Interns Are Candidates Too; 3 Ways to Improve the Intern Experience
4.5.19 | Think of an internship as an extended job interview.
Actually, it’s the ideal recruiting situation – you identify an individual with potential and then see how his or her skills play out within your organization. Simultaneously, he or she experiences your employer brand and becomes entrenched in your company culture.
If it’s a good fit, great. If not, parting ways is not quite as painful. But more often than not, it works out. According to the National Association of Colleges & Employers, in 2018 more than half (59 percent) of interns received job offers from their respective employers.
As internship season nears, employers need to see interns for who they really are – job candidates – and treat them accordingly.
Improving the Intern Experience
Focus on an intern’s experience for the same reasons you do for a candidate – to boost your employer brand and capture talent that complements your organization and its culture. Here are three ways to improve the intern experience:
1) Give them meaningful work
Having interns fetch coffee is outdated. And while administrative work may need to consume a majority of their day, make sure their scope includes activity that requires critical thinking, creativity, and other skills their future job may entail. Ideally, give them specific tasks that contribute to a meaningful project, something they can brag about.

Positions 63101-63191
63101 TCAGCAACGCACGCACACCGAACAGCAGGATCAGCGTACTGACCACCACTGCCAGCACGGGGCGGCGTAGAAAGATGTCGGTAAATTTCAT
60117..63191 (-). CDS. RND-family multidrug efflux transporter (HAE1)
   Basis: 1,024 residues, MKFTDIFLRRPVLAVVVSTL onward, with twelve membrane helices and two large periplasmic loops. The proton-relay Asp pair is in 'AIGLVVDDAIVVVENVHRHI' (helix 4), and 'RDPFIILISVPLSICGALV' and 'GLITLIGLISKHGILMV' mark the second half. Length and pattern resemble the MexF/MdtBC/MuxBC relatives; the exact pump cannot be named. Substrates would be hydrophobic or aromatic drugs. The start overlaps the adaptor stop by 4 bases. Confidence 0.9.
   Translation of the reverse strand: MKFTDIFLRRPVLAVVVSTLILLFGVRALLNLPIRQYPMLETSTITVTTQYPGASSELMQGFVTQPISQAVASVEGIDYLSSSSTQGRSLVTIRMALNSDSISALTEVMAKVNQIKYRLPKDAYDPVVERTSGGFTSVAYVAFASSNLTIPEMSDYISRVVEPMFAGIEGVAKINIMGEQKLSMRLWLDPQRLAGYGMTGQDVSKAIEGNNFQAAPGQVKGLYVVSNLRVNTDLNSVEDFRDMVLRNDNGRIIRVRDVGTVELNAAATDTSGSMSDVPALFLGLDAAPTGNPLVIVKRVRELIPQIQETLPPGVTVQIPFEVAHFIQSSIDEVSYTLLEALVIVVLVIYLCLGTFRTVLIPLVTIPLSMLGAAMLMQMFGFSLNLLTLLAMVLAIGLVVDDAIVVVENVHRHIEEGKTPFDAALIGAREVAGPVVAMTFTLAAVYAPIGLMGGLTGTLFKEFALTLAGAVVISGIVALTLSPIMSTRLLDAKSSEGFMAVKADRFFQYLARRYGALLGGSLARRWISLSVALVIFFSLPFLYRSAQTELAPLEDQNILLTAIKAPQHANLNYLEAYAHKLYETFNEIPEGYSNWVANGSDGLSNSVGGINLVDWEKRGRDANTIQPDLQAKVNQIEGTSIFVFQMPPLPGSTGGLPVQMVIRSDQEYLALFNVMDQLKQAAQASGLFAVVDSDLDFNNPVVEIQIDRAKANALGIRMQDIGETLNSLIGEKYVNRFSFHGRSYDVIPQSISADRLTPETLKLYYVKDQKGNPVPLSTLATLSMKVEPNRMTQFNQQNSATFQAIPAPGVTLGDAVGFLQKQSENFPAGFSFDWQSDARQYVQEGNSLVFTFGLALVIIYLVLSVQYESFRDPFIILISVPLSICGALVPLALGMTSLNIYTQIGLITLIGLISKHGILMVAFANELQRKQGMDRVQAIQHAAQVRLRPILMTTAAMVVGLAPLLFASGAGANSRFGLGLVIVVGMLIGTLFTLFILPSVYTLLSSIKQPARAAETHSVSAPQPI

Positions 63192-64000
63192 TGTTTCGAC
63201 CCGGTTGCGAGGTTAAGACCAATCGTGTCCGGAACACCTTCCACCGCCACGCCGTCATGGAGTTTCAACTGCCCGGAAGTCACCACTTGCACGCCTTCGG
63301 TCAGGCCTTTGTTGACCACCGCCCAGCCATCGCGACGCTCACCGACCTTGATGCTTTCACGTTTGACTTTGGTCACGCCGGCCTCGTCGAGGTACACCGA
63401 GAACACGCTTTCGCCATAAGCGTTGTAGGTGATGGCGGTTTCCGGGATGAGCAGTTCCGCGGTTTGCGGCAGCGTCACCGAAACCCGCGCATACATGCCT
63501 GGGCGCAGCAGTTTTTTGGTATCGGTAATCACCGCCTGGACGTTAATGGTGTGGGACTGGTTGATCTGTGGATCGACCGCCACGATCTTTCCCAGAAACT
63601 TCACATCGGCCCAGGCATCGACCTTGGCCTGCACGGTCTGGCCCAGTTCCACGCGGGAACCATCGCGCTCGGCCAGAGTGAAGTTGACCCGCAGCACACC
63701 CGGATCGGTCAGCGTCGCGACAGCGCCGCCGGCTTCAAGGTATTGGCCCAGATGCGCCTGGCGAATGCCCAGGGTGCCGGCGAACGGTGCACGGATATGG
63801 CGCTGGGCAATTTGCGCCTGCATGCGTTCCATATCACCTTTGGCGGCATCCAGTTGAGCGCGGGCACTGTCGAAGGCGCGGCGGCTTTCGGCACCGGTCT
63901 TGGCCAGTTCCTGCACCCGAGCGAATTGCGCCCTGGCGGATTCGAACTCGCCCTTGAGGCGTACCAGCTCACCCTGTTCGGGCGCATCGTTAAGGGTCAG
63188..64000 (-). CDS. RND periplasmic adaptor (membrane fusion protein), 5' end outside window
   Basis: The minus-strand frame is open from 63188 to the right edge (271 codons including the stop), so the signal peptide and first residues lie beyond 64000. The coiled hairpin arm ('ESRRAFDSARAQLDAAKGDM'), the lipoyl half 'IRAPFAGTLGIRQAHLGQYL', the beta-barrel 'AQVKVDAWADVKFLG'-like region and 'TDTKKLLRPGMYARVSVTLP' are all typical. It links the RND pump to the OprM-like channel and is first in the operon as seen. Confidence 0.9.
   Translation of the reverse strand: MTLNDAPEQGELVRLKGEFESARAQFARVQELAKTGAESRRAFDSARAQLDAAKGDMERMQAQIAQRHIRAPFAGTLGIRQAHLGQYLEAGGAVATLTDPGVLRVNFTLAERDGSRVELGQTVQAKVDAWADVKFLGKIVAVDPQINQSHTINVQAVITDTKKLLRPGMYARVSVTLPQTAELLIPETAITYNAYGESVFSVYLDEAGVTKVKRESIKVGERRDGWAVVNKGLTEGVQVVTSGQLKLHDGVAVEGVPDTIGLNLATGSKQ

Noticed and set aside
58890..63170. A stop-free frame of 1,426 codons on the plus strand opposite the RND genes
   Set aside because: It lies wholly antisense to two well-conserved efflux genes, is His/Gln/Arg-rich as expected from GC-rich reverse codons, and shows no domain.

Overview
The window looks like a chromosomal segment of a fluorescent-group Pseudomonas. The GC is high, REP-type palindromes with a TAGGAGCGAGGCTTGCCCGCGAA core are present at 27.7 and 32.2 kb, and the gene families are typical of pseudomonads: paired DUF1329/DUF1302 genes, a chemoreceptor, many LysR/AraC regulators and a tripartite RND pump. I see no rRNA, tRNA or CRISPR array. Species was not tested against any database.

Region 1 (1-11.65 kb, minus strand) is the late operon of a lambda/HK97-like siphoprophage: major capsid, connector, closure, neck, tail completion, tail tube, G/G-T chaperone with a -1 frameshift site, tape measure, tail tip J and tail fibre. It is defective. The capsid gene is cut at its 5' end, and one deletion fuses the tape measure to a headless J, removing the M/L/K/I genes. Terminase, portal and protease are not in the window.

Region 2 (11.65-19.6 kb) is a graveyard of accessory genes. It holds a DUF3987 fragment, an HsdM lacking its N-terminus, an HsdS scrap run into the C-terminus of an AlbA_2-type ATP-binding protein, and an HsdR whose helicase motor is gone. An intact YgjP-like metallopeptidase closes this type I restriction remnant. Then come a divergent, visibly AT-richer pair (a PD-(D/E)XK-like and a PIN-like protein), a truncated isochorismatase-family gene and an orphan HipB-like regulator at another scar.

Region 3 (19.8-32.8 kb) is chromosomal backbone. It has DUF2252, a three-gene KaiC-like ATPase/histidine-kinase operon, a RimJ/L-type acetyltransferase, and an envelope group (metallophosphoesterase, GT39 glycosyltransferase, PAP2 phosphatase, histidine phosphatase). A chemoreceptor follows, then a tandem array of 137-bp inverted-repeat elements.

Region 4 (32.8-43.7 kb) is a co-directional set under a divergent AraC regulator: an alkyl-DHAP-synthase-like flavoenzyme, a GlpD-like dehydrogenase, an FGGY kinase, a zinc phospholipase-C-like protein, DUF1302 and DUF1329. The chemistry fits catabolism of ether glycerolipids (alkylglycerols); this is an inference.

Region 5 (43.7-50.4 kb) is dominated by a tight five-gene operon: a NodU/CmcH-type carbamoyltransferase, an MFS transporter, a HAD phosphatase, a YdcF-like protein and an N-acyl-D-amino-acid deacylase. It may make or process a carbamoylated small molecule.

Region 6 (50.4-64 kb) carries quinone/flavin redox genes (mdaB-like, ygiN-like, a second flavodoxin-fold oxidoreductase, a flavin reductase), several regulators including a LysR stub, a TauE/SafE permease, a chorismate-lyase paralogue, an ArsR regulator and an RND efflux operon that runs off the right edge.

2) Don’t keep them in a silo
Interns want to see and understand your company and how it operates at different levels. Don’t confine them to a cubicle. Invite them to tag along on a sales call, sit in on a strategy meeting, or visit a plant or warehouse. Give them the whole picture. Additionally, include them in company events, i.e. a family picnic, a holiday party, in-office celebrations. They’ll gain a better understanding of your business, your culture, and they’ll appreciate the invitation.
3) Give feedback
Interns want to do their job well and most are very eager to make a good impression. Don’t hesitate to praise them, especially in the company of others. Also, don’t miss the opportunity to share constructive criticism and suggestions on how they can improve their performance. While you’re likely to see improvement in their work, you’ll also have the opportunity to see firsthand how they respond to feedback.
Summer is coming and so are the interns. This year’s interns could be next year’s full-time employees. Treat them right.